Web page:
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The 70’s weren’t a great time in America in many ways, but they were an amazing time for relief pitchers. This was the age of Goose Gossage, Bruce Sutter, Al “The Mad Hungarian” Hraboski, and the two greatest moustaches in baseball, Sparky Lyle and Rollie Fingers. They were known as “firemen” back then, because their job was to put out fires. When the game was on the line, and it looked like the team was about to blow a lead, the fireman would come in and shut it down.

That period didn’t last, though, and it’s not because starters went back to throwing complete games. They didn’t; in fact, complete games are rarer now than they were then. It’s because of statistics and specialization. Some statistician invented a measure called the “save,” which is awarded to a relief pitcher who throws the last three innings or fewer (usually fewer) and preserves a lead of three runs or less. Over time, the “save” went from descriptive to prescriptive. Now, most teams have a relief pitcher they call the “closer,” who is only used in “save” situations. Game on the line in the fifth inning? Not a “save” situation -- call in someone worse. One run down, and the other team is about to put it out of reach? Not a “save” situation -- call in someone worse. And so on. You don’t “waste” your closer on a non-save situation, even if the game is on the line. Closers close.

Reading The Only Rule Is It Has to Work, by Ben Lindbergh and Sam Miller, made a great counterpoint to Michael Lewis’ latest, The Undoing Project. Lewis’ book is a profile of Amos Tversky and Daniel Kahnemann, who collaboratively started the field that eventually became behavioral economics (and, as Lewis rightly notes, formed the unacknowledged theoretical underpinnings of his own Moneyball). Lewis’ book is an accessible and even touching story of the collaboration the two men forged, and a strong introduction to their key contributions.

As Tversky once put it, rather than studying artificial intelligence, they studied natural stupidity. They looked at the cognitive equivalent of optical illusions -- non-random, predictable errors that people make, even when they should know better.  

Behavioral economics made its way into baseball via Bill James and sabermetrics, and acquired popularity through Moneyball. Theo Epstein used sabermetrics to break a longstanding curse and deliver multiple World Series championships to Boston.  

Lindbergh and Miller’s book brings that stuff down to earth. They’re a couple of stats guys and podcasters who, through circumstances not entirely clear, got a chance to run a minor league team for the 2015 season -- the Sonoma Stompers -- to see what would happen if they could put their theories into practice.  Which meant, among other things, that they had to convince an actual team comprised of actual players to abandon the “closer” model and go back to the “fireman” model. The book is a co-written, first-person account of their season.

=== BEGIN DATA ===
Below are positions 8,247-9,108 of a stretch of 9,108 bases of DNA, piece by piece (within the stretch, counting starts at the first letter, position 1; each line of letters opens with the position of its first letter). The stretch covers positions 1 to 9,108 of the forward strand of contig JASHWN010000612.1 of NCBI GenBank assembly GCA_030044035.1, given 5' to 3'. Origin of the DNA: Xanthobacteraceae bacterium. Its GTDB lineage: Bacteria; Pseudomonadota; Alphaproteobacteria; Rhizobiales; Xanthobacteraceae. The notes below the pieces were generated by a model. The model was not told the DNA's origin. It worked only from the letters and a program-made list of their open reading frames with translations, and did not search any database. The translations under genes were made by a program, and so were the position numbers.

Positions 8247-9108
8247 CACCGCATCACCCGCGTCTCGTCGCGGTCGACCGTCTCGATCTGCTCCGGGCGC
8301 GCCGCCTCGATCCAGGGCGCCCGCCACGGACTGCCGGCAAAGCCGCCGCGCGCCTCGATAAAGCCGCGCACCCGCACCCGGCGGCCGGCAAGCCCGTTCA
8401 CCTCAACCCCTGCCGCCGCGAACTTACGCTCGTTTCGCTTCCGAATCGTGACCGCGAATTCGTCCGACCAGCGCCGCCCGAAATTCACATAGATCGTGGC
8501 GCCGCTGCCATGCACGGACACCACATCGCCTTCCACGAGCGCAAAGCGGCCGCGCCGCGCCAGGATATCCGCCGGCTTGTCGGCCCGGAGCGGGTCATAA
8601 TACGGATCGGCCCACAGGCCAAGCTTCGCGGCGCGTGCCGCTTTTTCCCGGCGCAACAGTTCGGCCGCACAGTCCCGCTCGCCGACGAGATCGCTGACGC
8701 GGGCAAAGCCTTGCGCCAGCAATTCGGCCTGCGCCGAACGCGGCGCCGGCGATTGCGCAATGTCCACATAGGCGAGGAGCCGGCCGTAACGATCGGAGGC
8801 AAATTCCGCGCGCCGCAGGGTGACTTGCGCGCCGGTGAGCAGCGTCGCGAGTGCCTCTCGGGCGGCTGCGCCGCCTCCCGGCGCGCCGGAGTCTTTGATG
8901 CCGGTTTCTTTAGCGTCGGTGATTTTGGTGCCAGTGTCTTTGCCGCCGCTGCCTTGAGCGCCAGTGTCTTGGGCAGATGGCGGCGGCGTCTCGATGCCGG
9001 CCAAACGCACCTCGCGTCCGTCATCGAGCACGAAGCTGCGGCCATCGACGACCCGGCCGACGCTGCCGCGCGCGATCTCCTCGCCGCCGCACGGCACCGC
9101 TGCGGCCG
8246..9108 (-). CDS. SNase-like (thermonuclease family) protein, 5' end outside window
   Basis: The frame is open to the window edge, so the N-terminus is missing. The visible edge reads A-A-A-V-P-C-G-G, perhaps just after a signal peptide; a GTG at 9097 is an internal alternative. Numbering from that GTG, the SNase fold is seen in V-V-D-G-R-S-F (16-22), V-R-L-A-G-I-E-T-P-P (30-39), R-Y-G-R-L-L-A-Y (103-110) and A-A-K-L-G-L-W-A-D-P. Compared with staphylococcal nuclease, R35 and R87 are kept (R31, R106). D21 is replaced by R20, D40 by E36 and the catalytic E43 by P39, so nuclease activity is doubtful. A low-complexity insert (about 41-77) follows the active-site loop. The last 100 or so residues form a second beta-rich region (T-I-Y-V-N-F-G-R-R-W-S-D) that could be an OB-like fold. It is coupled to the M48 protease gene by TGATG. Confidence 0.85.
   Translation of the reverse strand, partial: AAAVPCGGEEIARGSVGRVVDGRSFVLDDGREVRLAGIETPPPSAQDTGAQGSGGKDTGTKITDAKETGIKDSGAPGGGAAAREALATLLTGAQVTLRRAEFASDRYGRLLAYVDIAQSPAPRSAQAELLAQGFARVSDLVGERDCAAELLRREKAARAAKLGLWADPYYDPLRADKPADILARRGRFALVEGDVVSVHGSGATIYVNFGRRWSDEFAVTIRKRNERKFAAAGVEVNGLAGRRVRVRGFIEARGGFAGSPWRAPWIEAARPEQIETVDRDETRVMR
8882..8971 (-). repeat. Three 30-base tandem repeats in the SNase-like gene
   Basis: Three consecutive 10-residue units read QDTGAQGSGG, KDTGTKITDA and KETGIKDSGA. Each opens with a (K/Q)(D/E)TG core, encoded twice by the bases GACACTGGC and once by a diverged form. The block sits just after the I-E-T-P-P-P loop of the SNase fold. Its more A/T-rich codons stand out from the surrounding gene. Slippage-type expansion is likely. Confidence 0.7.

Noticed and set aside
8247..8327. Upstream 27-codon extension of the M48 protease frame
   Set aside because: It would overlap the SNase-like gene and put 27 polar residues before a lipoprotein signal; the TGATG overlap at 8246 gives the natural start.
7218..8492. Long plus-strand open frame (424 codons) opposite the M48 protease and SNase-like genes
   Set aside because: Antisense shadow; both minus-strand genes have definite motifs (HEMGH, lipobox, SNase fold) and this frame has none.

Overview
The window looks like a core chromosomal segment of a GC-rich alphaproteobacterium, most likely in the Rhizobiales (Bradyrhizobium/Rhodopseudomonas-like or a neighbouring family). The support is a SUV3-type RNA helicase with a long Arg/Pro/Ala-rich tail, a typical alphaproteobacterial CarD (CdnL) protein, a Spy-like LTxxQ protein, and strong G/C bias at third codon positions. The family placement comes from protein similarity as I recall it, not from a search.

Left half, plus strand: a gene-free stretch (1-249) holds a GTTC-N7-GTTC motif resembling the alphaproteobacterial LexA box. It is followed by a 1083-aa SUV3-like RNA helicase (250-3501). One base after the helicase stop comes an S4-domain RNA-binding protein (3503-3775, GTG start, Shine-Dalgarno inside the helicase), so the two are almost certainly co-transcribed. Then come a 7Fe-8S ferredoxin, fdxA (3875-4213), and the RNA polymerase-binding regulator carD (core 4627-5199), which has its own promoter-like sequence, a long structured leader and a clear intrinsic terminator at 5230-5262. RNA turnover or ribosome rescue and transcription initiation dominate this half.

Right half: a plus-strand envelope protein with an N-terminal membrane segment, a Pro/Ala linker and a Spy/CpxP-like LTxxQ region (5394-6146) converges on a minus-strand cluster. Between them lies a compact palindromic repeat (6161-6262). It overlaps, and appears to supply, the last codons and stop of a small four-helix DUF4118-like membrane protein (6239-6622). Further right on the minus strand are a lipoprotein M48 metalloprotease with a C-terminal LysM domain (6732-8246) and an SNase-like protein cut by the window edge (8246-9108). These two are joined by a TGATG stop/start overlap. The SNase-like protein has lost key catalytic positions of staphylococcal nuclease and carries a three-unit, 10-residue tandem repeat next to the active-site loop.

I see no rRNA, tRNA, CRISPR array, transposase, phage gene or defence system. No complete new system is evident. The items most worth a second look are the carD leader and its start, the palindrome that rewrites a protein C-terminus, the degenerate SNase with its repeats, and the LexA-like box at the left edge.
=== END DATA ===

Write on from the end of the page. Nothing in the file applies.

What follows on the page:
I groaned in recognition repeatedly. Though they were the “general managers,” they weren’t the actual manager of the team. The manager of the team was a veteran player who doubled as a manager, and who had his own sense of how things should be. Lindbergh and Miller clashed with the player-manager repeatedly, but never more heatedly than over the role of the “closer.”

Lindbergh and Miller had what they considered an airtight mathematical case for the “fireman” over the “closer.” They even had a specific pitcher in mind, Sean Conroy. (Conroy achieved fame that year as the first openly gay active player in professional baseball; some of the funniest moments of the book are the descriptions of other players’ well-meaning attempts to be supportive.) But the player-manager, Feh, wasn’t having it.

When the team was on a hot streak, Feh argued against the need for change.

When the team was on a cold streak, Feh argued that change would look like weakness.

When the team was just humming along, Feh argued ... well, he said it best:

“Guys, listen: I’m not going to fucking take the closer out. Every game this week has shown me that you need a fucking closer.  We lost one and then they just lost one and I feel like those games are supposed to make the fucking point.  How demoralizing is it for the fucking starter to give it up because he doesn’t have somebody shut the fucking door.  You guys don’t fucking -- I can’t have this talk anymore.” He walks away, yelling at the sky.  “This is Baseball 101.  This is just Baseball 101 because you haven’t fucking played it.”  (p. 193)

It’s all there -- unrepresentative small sample, high emotion, pathos, and ad hominem. Everything except an actual reason.

Shortly thereafter, they finally fired Feh and hired a manager who was willing to implement their system. That particular change went well, though the economics of low-minor-league baseball inflicted a certain entropy on their roster as the season progressed.  

On paper, the superiority of the “fireman” to the “closer” is clear. But getting veteran players to see beyond what they’ve always done requires a lot more than math. The struggles are the same, whether the numbers are earned run averages or pass rates. For academics who aren’t put off by baseball, I really can’t recommend Lindbergh and Miller’s book highly enough.  


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